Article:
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South Dakota State Law

1. General Program-At-A-Glance

1. How many local child support offices are in your state excluding agencies with cooperative agreements?
8 Local Offices.
2. What is the name of your IV-D agency?
Division of Child Support.
3. Is your state administrative, judicial, or a combination of both? In particular, does your state primarily use judicial or administrative procedures to establish and/or enforce support orders? Please describe.
A combination of both. South Dakota uses judicial and quasi-judicial processes to establish paternity, establish support orders, and modify support orders. Majority of enforcement actions are done administratively.
4. Does your state use the following applications: EDE, CSENET, QUICK?
CSENet and QUICK.

2. Duration Of Support

1. What is the duration of support in your state? Include the age of majority when the support obligation ends in the absence of other factors. Include your state's statutory citation(s).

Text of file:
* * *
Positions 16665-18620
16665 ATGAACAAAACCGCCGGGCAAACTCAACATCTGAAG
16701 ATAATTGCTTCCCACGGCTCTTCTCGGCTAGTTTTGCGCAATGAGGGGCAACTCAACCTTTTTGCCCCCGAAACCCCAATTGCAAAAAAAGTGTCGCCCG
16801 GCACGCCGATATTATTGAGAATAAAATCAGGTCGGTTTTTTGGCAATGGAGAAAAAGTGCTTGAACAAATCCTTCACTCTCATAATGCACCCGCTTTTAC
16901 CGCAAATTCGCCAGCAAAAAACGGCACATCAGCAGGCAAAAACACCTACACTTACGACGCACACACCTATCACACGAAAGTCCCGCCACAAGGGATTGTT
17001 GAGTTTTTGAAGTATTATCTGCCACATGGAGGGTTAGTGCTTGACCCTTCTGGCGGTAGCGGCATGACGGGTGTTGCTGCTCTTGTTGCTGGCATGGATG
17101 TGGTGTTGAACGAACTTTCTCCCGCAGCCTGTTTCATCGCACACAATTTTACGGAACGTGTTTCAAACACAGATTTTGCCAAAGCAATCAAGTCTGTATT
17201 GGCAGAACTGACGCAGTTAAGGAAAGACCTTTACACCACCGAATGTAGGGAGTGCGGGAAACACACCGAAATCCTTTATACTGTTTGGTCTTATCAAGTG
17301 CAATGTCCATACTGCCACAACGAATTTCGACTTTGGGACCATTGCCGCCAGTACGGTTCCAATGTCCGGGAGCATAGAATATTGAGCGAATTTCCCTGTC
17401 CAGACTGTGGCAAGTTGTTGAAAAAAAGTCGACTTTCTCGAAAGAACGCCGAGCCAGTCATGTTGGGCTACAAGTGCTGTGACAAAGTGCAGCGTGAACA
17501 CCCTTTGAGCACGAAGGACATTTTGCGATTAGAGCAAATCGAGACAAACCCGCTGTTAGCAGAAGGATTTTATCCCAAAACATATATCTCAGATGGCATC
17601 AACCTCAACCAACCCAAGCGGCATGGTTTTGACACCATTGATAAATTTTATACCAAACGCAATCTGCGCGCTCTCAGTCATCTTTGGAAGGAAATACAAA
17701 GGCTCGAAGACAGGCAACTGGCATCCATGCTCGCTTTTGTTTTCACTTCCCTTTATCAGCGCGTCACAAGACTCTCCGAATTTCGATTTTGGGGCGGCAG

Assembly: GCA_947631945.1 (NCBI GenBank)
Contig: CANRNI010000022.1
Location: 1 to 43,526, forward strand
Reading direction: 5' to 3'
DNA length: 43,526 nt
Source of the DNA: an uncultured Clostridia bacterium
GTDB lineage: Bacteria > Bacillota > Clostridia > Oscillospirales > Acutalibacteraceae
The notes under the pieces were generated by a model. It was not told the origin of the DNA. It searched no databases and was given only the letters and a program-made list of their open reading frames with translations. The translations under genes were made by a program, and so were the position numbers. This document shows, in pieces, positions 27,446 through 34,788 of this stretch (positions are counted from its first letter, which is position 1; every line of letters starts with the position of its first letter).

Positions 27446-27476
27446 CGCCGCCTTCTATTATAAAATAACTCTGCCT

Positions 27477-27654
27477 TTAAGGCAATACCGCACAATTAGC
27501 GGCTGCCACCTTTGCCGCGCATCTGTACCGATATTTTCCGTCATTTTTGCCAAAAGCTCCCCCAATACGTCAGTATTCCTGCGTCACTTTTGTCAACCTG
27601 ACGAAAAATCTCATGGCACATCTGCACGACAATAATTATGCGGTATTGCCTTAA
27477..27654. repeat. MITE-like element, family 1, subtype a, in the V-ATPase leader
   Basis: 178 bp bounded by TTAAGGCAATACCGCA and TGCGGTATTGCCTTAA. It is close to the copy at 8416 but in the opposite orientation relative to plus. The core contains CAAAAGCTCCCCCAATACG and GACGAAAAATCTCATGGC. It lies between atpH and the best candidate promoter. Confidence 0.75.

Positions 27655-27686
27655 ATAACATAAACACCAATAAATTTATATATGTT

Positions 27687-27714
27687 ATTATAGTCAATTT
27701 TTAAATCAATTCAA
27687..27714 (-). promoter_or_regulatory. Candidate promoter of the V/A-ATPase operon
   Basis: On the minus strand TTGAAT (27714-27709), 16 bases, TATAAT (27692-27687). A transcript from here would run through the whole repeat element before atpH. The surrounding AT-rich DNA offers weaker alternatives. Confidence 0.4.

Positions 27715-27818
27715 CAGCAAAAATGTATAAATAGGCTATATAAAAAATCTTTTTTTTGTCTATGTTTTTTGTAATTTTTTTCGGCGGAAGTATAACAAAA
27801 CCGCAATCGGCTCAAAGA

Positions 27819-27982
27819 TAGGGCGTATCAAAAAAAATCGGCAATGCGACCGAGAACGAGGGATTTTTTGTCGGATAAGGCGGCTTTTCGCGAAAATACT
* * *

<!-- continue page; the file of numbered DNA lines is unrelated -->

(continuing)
Until the child attains the age of eighteen, or until the child attains the age of nineteen if the child is a full-time student in a secondary school.
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2. If not addressed in the order, at what age is child support automatically terminated as a matter of state law? Qualify, if necessary.
Until the child attains the age of eighteen, or until the child attains the age of nineteen if the child is a full-time student in a secondary school.
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3. Does the date of the order determine the law that is applied to the duration of support? If yes, describe.
Yes.
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4. Does your state law allow support to be paid beyond the age of majority under certain circumstances (for example, if the child has a disability or is in college)? If yes, describe.
Yes. The parties can agree to a longer period of support and if approved by court order is enforceable and binding upon the parties.
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5. What are your state's laws regarding the emancipation of the child that would result in early termination of the child support obligation? Describe.